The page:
The emphasis needs to be on making sure people get better, not holding them as prisoners. We think that equality means that it is acceptable to use the MHA to hold people with learning disabilities and/or autism against their wishes in hospital when they have the same kind of mental health issues that would mean anyone with or without a disability would be held in hospital under the MHA. We think that it is disability discrimination to use the MHA to hold people with learning disabilities and/or autism in hospitals against their wishes when they are NOT mentally unwell, and it is just because they have a label of learning disability and/or autism.

A single path for mental health act assessment and treatment

We support the idea of a single path to mental health assessment and treatment. This is where having the right to an advocate will be crucial.

The Mental Health Act and people who plan and buy services for the NHS

We support the idea that people who plan and buy services in hospitals should have to follow the code of practice. However, we are concerned that there is no explanation given of ‘really good reasons’ not to follow the code of practice. Who decides what is a good reason? Is it a good reason because it helps the hospital or is it a good reason which is in the best interests of the patient and self advocates have been involved in that good reason decision?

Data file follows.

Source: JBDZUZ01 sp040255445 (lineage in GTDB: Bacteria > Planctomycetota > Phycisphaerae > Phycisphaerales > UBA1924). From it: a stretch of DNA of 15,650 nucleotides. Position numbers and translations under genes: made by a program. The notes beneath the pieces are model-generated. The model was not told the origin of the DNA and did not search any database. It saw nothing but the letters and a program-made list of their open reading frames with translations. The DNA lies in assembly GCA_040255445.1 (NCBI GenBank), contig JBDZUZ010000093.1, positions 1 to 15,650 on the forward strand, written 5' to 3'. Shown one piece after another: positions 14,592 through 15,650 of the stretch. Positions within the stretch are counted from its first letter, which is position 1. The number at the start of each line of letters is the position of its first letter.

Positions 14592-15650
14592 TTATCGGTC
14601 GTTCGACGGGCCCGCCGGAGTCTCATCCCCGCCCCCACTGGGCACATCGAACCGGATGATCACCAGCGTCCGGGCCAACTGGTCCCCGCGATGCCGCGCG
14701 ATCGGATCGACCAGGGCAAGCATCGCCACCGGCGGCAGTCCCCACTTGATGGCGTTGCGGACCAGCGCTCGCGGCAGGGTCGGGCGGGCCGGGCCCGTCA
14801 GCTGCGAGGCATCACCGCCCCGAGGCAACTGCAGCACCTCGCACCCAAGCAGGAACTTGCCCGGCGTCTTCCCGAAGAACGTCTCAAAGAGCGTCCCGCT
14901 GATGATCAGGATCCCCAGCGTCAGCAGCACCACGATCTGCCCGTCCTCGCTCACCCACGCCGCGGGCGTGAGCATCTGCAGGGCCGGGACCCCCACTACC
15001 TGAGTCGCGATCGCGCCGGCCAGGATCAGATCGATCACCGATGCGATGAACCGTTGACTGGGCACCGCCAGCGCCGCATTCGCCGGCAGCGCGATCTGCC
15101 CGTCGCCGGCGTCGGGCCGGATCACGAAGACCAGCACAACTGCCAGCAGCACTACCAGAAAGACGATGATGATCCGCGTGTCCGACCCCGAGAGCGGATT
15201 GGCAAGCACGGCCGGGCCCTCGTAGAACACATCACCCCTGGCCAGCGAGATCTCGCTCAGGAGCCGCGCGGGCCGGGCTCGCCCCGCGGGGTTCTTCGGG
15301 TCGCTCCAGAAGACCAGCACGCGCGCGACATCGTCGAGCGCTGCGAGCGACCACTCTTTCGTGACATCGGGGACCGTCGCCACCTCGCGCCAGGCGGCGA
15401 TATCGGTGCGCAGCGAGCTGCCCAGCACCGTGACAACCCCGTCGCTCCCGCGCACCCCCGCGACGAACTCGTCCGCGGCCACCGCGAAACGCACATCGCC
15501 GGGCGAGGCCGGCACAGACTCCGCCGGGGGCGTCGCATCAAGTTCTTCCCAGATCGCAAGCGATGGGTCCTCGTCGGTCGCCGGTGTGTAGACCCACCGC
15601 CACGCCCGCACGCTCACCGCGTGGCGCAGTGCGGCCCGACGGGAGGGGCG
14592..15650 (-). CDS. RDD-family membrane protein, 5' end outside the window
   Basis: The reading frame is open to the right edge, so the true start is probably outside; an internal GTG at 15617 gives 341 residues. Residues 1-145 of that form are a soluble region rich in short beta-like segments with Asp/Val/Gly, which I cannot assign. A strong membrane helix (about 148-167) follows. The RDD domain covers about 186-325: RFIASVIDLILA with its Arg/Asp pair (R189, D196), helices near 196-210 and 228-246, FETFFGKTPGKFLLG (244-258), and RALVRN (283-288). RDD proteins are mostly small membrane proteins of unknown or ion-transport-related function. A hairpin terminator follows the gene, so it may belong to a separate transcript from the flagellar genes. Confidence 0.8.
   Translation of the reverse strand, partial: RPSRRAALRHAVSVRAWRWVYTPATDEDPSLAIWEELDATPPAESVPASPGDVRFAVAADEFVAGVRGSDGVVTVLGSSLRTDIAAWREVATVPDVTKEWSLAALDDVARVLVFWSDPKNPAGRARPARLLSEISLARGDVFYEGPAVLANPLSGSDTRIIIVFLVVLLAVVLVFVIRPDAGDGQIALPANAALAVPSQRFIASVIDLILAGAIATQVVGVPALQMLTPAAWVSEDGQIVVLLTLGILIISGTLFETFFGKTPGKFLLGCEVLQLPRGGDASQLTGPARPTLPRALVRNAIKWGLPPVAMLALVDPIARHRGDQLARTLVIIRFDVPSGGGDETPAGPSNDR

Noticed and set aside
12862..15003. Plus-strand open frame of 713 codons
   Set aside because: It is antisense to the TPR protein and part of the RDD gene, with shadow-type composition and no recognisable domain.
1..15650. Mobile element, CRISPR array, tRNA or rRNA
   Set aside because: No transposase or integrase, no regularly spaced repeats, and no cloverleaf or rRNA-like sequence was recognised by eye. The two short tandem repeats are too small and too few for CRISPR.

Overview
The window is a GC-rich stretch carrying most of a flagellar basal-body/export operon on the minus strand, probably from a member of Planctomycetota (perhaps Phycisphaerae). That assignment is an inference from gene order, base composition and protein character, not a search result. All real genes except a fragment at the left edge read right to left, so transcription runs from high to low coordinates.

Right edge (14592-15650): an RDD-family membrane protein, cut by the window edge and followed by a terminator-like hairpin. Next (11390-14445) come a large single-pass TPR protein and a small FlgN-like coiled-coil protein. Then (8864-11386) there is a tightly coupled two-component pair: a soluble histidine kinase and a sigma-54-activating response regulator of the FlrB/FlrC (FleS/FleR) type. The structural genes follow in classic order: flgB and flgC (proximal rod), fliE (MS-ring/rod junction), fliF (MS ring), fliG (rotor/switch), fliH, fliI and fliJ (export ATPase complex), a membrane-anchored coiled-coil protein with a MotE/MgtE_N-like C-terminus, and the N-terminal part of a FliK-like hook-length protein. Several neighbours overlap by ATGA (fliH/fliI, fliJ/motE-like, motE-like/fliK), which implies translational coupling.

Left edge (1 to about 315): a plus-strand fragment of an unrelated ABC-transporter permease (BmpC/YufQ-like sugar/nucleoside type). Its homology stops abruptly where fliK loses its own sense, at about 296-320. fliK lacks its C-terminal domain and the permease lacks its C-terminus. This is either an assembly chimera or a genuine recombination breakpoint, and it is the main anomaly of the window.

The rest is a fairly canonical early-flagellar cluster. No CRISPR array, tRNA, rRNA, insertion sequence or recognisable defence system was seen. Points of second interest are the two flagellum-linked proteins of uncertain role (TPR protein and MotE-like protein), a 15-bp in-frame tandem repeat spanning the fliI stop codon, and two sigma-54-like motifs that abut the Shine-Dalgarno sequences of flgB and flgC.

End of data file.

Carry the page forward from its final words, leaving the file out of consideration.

Using police cells and holding people in hospital instead of prison

We support the idea that police cells are not an appropriate place of safety for people who are in the midst of a mental health crisis. We think having to be in a cell makes peoples mental health worse. We were pleased to see that the Queen’s speech addressed this issue for children and young people, but we think it should apply to everyone who is in need of a place safety.

We are concerned that people end up in police cells because there isn’t anywhere else for them to go. We think that the police end up being the final option – they get called when families have tried all the other ways there are of getting someone the mental health treatment they need. It shouldn’t have to be down to the police, because they are not mental health specialists and the uniform can frighten people and make their behaviour worse. We think this is unfair to both patients and to the police.